If a criminal offense is defined so that an attempt and the requisite criminal intent constitute the completed crime, it is generally held that there is no separate crime of attempt to commit the offense in question. When one of the ways to commit the offense is to attempt, endeavor, or offer to commit the offense as otherwise defined, then the offense is fully proved by proving such attempt, and there is no separate crime of attempt. See, e.g., Achin v. State, 436 So.2d 30 (Fla. 1982); Adams v. Murphy, 394 So.2d 411 (Fla. 1981), on quest. certified, 598 F.2d 982 (5th Cir. 1979); Pagano v. State, 387 So.2d 349 (Fla. 1980); Milazzo v. State, 377 So.2d 1161 (Fla. 1979); King v. State, 339 So.2d 172 (Fla. 1976), affirming 317 So.2d 852 (Fla. 1st DCA 1975); McAbee v. State, 391 So.2d 373 (Fla. 2d DCA 1980); Silvestri v. State, 332 So.2d 351 (Fla. 4th DCA), approved, 340 So.2d 928 (Fla. 1976).
By defining the crimes of theft and grand theft of the first and second degrees so that one of the ways they may be proved is by showing that the accused endeavored to obtain or use the property of another with the requisite criminal intent, the legislature has negated any intention of allowing the general attempts statute to operate with reference to them. Therefore, there is no such offense in Florida as attempted second-degree grand theft. Bell v. State, 382 So.2d 107 (Fla. 5th DCA 1980); McIntyre v. State, 380 So.2d 1064 (Fla. 2d DCA 1980); Miles v. State, 374 So.2d 1167 (Fla. 2d DCA 1979). The jury should not have been instructed that attempt was a lesser included offense, nor should they have been given the option of finding respondent guilty of this nonexistent crime as a lesser included offense.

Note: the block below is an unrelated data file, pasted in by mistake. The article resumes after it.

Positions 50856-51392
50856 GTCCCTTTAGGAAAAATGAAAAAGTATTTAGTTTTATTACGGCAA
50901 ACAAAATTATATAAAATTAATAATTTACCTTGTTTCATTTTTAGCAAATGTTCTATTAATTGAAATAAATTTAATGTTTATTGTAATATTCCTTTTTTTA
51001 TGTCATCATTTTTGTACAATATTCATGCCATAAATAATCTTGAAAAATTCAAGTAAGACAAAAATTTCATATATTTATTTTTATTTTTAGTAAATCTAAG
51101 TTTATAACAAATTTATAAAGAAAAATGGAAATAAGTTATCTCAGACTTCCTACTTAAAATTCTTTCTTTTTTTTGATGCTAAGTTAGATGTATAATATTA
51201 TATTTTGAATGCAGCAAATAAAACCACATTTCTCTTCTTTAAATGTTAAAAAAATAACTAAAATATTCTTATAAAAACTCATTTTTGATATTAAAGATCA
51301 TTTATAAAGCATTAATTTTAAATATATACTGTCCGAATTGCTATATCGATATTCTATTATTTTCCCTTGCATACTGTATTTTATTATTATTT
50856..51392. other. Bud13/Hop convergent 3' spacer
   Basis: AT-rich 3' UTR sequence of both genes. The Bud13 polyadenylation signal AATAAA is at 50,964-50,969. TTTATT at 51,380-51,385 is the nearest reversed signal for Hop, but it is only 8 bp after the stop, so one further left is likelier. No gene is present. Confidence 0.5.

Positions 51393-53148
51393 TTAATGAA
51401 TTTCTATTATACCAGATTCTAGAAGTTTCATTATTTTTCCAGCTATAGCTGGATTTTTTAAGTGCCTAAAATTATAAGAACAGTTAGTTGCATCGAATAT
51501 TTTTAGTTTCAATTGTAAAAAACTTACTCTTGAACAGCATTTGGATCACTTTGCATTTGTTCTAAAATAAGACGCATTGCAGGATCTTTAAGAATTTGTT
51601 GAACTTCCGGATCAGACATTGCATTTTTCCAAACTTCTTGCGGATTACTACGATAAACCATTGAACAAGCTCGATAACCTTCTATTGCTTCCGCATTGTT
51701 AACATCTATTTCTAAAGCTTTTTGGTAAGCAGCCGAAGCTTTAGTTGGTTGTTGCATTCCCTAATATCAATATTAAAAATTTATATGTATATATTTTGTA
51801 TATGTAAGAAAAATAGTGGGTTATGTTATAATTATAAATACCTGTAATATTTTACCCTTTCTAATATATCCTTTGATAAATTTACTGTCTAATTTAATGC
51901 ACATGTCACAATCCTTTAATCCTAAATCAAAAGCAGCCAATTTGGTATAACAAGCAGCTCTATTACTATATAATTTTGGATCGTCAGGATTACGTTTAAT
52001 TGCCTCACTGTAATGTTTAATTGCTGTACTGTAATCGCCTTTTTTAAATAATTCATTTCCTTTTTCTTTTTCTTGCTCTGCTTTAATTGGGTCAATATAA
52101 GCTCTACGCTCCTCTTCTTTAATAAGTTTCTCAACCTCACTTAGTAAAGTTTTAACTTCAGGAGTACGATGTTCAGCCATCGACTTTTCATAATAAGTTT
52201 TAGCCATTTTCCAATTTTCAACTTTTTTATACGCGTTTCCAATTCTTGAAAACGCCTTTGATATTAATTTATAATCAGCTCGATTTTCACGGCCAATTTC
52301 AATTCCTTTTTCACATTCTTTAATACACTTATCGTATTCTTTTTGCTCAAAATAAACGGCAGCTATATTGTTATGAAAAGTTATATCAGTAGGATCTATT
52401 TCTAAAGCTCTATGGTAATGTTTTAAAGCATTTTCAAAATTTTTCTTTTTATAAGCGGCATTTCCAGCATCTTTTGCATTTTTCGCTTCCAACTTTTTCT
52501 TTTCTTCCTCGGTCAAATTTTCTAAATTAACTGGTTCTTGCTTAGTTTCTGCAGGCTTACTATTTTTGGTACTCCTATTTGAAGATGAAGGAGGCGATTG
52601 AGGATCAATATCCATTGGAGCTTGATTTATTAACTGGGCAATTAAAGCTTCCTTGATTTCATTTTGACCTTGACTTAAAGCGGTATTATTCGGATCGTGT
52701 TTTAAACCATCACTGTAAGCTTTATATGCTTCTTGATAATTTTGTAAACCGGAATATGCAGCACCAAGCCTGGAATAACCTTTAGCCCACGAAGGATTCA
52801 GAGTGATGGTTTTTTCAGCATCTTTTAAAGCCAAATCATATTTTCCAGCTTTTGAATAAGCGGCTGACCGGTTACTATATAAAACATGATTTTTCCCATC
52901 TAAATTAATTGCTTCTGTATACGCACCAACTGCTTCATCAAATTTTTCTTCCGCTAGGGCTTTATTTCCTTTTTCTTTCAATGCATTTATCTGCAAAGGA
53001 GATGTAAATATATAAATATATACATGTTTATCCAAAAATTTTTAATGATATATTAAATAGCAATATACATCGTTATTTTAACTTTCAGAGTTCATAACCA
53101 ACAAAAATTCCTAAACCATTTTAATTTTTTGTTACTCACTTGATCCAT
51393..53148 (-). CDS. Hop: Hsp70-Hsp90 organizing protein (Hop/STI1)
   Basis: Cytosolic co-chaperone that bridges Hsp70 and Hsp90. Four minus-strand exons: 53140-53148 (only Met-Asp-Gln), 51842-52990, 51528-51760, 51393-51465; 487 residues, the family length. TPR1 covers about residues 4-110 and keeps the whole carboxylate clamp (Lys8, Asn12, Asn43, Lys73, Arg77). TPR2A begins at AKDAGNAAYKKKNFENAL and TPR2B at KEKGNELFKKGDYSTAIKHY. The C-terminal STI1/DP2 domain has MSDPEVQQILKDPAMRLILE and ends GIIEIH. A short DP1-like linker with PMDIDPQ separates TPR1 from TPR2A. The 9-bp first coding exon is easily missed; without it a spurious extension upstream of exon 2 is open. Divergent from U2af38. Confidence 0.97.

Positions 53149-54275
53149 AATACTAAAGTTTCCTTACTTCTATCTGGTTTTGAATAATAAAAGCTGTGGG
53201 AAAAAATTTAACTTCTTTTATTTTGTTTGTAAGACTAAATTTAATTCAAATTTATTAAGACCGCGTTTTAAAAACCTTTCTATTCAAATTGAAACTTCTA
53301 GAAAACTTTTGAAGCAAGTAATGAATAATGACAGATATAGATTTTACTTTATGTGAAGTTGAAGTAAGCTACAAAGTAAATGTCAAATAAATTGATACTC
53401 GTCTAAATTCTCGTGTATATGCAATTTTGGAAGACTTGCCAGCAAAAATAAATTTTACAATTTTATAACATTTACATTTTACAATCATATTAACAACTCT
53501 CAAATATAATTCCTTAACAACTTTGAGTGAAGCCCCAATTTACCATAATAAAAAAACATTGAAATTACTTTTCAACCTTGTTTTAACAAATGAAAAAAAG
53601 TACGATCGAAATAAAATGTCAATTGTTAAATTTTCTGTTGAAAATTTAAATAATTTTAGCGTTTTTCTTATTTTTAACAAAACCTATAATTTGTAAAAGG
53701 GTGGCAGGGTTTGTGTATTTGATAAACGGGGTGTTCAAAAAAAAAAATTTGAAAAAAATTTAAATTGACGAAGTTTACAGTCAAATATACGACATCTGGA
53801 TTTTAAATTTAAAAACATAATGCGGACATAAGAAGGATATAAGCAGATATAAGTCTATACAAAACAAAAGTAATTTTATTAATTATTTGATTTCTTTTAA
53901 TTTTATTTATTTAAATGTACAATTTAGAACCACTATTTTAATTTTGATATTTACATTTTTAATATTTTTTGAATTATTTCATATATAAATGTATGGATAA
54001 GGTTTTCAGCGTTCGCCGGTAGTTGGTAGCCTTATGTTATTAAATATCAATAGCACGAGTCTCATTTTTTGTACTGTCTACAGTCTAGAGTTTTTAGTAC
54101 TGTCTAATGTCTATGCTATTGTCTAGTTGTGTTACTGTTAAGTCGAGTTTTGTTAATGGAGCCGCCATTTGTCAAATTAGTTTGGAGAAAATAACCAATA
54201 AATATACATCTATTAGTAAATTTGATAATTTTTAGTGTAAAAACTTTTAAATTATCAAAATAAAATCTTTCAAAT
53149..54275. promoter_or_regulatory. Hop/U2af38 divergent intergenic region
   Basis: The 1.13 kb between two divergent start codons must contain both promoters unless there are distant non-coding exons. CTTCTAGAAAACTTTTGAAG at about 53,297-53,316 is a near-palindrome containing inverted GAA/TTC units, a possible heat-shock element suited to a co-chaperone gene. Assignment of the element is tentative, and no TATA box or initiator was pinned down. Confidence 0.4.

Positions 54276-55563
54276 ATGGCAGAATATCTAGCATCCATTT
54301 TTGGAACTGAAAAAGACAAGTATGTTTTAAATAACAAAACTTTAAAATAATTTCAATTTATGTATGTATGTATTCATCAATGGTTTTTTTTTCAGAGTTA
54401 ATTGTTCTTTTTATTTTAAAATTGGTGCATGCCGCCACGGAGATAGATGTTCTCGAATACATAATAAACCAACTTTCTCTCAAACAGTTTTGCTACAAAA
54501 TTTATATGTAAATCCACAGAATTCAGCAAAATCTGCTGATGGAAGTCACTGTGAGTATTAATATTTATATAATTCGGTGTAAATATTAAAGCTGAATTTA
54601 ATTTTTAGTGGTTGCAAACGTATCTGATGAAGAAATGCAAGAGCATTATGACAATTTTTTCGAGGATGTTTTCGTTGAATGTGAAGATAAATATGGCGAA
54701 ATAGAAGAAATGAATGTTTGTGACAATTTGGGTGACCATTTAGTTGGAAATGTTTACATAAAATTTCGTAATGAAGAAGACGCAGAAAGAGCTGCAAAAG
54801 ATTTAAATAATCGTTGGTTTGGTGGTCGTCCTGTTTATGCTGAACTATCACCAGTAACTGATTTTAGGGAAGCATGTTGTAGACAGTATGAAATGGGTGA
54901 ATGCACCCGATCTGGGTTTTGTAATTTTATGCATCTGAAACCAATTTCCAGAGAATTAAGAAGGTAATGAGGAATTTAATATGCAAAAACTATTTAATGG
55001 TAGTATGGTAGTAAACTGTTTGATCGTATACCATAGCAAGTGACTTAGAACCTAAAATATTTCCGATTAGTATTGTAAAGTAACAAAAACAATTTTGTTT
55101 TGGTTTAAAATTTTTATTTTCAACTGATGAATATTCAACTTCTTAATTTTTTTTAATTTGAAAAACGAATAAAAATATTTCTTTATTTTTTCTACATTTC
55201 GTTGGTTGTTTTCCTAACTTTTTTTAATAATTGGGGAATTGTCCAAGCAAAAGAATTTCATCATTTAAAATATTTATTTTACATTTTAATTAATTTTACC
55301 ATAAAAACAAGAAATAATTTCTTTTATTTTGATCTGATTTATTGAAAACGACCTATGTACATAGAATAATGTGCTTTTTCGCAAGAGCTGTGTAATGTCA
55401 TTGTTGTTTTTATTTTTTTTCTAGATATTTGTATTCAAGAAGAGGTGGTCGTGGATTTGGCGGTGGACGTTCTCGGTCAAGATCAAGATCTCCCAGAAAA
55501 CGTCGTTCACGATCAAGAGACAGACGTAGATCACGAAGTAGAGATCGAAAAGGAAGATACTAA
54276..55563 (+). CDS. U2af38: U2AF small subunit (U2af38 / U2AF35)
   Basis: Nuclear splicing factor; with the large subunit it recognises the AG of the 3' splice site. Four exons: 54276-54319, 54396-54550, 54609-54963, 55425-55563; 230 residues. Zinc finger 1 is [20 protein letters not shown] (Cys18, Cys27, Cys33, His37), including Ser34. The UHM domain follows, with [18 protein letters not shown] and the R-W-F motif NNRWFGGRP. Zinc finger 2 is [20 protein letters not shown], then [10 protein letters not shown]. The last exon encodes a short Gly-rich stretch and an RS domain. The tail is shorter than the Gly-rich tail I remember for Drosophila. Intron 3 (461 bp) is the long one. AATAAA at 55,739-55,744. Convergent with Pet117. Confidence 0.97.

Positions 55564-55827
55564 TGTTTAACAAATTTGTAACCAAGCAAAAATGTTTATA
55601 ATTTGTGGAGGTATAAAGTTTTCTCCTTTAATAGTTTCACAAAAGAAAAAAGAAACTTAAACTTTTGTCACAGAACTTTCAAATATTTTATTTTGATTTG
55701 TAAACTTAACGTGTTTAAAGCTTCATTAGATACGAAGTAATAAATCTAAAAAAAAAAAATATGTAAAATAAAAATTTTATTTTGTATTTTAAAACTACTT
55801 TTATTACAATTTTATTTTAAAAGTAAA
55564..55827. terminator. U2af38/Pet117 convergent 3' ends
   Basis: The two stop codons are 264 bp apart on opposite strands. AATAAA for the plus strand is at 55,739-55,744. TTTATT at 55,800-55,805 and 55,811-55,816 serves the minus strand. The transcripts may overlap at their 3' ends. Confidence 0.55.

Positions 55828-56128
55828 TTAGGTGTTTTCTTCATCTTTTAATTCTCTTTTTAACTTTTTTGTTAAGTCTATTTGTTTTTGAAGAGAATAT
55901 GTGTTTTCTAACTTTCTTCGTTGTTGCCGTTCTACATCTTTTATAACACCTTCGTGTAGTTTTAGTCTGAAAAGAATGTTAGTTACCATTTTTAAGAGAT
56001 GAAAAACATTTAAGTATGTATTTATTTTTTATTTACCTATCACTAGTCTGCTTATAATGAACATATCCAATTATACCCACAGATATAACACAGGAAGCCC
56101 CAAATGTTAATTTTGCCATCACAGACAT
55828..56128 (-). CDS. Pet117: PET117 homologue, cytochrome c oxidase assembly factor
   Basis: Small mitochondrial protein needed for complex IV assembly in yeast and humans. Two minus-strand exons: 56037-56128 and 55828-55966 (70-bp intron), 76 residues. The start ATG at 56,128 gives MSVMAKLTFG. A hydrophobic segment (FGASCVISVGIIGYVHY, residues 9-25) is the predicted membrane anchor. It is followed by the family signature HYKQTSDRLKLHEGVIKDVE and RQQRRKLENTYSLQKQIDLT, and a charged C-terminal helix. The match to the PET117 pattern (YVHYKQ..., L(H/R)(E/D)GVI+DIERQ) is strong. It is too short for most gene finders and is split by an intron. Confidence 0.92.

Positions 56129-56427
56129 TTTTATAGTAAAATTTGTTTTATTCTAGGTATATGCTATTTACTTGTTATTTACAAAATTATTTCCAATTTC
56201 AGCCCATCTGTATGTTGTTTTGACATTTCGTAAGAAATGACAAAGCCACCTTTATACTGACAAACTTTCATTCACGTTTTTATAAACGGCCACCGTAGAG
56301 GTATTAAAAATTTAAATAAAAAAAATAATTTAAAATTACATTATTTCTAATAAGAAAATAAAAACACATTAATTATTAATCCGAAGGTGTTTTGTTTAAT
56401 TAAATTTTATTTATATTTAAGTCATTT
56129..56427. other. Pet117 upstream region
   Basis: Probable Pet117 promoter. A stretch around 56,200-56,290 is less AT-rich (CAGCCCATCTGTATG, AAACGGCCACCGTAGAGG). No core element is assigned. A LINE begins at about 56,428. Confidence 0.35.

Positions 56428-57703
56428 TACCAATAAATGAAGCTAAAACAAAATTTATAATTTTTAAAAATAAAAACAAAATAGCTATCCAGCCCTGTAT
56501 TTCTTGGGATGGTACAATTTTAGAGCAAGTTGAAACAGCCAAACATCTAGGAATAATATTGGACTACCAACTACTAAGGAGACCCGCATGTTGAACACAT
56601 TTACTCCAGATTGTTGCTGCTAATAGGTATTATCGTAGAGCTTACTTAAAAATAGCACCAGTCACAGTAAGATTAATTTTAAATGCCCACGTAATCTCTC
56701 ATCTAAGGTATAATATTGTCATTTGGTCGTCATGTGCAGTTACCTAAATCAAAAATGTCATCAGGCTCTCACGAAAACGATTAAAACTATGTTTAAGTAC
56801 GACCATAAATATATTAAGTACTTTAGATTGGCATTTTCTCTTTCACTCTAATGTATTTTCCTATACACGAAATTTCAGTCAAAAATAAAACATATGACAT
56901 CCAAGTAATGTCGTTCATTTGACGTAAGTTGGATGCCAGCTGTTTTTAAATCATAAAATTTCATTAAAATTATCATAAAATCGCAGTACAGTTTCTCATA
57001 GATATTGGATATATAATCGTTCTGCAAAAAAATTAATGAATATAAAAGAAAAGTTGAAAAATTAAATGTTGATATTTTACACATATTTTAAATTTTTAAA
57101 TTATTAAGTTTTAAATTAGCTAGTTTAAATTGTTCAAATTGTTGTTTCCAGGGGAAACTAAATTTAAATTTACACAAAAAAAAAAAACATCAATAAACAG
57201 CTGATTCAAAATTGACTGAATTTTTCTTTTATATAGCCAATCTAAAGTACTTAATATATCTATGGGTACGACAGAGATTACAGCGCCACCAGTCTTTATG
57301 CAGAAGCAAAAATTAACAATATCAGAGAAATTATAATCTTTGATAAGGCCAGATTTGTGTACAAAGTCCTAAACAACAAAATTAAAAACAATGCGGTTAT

Section 777.04(1), Florida Statutes (1977), provides:
(1) Whoever attempts to commit an offense prohibited by law and in such attempt does any act toward the commission of such an offense, but fails in the perpetration or is intercepted or prevented in the execution of the same, commits the offense of criminal attempt and shall, when no express provision is made by law for the punishment of such attempt, be punished as provided in subsection (4).